We also had a new course record; some might say it’s a female course record, but given that Hannah ran faster than anyone has yet on this course, for now at least, it’s one for everyone to beat. I lowered the 45-49 best, but given I was beaten by both Hannah and a local in the over 50 bracket, it’s a properly pyrrhic achievement, if there is such a thing.

Volksgarten parkrun start line
Volksgarten parkrun start line. Deserted, because the meeting place is behind this point.

The marshals and organisers were as friendly as ever, the low numbers made it easy to chat to people afterwards, and on a sticky early morning, running in well-shaded park was a pleasure. It’s a quick course, with only the twists and one small incline toward the end of the lap to slow you down. You can see the terrain in the banner picture at the top – hard-packed paths, with a little covering of gravel. There was the odd patch of mud and puddle, after morning rain, but it is a good surface generally.

It’s also easy to get to. I jogged 2.5kms from accommodation near the central rail/bus station, but the S-bahn (Düsseldorf-Oberbilk is slightly nearer the start than Volksgarten) and U-bahn (Kaiserslautern-Straße) are nearby if needed.

Results from Volksgarten parkrun no. 7, Düsseldorf.

A walk round Hamburg

Sculpture of rowers in a park

Hamburg comes highly recommended. It is set on the banks of the River Elbe, which is wide and deep enough to allow Hamburg to be Germany’s third-biggest port, and also scenic. It has a hippy vibe in the St Pauli district, with the football club internationally famous for their politics and fans, rather than their football. The museum for that district is small, and cheap, but was free for me, because they were re-doing the exhibits and hadn’t yet put up English descriptions. It was still a nice, but short, stroll, and I had a cheap beer in the bar there.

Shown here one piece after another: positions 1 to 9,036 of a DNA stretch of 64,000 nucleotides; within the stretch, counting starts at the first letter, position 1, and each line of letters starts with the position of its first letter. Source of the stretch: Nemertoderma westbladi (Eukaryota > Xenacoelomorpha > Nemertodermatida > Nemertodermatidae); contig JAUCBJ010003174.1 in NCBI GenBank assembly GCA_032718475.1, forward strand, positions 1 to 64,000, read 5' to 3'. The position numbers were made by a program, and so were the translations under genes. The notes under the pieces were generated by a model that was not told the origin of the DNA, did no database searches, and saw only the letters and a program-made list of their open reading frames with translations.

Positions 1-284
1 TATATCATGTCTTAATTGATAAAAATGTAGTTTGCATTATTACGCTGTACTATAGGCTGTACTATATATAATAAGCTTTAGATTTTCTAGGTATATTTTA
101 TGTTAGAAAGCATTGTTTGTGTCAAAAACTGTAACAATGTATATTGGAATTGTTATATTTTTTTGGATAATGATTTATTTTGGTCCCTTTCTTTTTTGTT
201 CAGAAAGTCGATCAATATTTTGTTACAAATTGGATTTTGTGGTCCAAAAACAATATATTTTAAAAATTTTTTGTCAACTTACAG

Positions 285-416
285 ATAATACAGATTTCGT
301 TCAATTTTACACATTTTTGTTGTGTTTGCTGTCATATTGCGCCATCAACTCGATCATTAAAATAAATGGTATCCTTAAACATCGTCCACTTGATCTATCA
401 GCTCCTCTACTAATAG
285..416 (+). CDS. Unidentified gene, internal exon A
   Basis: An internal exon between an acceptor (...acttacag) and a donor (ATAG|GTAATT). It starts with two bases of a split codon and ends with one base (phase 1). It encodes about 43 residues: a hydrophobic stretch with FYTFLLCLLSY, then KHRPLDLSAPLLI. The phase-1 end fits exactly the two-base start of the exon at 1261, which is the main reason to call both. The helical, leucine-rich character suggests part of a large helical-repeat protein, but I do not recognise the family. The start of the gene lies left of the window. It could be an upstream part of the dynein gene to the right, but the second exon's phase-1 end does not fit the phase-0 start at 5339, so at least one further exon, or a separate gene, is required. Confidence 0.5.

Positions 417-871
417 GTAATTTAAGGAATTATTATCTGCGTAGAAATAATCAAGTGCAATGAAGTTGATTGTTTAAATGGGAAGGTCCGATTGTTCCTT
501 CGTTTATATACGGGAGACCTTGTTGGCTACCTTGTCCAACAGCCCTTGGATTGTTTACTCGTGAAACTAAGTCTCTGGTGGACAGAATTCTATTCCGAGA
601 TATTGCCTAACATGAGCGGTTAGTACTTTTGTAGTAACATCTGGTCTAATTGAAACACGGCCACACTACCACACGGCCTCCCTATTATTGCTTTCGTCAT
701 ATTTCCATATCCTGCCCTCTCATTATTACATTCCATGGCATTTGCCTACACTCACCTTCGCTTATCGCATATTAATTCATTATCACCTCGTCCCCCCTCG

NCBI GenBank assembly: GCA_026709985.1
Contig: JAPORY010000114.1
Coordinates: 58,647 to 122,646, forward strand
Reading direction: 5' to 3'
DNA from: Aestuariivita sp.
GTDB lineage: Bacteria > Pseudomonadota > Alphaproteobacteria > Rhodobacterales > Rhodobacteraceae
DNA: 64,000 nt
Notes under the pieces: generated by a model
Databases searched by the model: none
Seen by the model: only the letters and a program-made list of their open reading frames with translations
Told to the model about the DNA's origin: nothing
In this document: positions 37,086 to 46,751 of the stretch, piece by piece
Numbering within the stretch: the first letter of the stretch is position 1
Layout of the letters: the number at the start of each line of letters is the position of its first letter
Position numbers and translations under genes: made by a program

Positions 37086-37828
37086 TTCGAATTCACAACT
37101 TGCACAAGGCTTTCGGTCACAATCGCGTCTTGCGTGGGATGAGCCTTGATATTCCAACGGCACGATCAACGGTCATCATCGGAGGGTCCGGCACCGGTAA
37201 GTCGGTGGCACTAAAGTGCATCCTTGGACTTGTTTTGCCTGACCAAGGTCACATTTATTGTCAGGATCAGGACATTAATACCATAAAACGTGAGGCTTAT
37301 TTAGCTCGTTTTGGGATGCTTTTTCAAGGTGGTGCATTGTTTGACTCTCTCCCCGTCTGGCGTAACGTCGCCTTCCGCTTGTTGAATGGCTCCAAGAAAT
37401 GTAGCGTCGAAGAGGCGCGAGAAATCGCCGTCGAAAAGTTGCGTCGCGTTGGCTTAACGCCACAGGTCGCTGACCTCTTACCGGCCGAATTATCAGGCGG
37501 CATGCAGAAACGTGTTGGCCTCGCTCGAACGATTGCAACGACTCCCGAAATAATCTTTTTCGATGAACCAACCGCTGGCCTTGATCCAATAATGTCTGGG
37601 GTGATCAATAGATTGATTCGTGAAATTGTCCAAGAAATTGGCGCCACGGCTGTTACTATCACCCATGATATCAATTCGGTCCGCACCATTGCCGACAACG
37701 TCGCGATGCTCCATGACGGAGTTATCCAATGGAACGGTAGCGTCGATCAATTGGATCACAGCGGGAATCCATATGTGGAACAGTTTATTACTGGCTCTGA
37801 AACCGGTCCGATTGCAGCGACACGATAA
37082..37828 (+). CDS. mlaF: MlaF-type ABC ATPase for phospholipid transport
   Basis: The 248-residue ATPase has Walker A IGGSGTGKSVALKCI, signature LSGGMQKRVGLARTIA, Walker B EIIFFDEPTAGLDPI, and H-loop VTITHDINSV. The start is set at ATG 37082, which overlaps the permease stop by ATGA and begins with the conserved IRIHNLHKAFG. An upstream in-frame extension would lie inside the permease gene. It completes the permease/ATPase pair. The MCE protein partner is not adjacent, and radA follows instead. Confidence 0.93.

Tugboat on the river

Large church with spire to one side
Large church.
Large, long, buildings dominate both sides of a canal
Buildings dominate the canal.

Sitting and looking over the river at the Federal Government buildings was a cool highlight on a warm day.

View over the river
View over the river.
Sculpture of a bicycle in front of a crate decorated with graffiti
Cycle sculpture.
Sculpture of a bicycle in front of a crate decorated with graffiti
St Pauli FC.
Reeperbahn, and its S-Bahn station

I was only in the city for a couple of nights, travelling West to get to Dusseldorf for parkrun (though there is one in Hamburg) and then Holland for the ferry home. I didn’t, therefore, go wild down the Reeperbahn, but it is clearly a hub for culture of all types, albeit, as drinking centres are, very different at day compared to the night.

I used Flixbus to travel in and out of the city, which was easy. And, as with many other German cities, you have the choice of over (S-Bahn) and underground (U-Bahn – though actually, much of that is overground, too) transport along with buses to get around. Something for everyone.

Świnoujście parkrun, Poland

Swinoujscie parkrun route
Świnoujście parkrun route. 2 laps, anti-clockwise.

Świnoujście is a ferry port with service from Trelleborg, Sweden, so very convenient for a trip after, say, Malmö parkrun. It is also very close to Germany – so close that my jog post-parkrun saw me cross the border without having had any intention to do so. The parkrun is in a park in the city itself, near to the port and to the beach.

The port itself is on the other side of the river, which divides the city, and Germany, from the rest of Poland. There’s a ferry, which runs through the night; free to all, but not available to anyone without local licence plates between 4am and 10pm. The reviews on Google maps include some irate tourists who have found that out the hard way. Equally, a sat-nav may take you South, to the other ferry, which is not necessary if you are on the late ferry, which arrives at 11:15pm.

Group gathered on the start line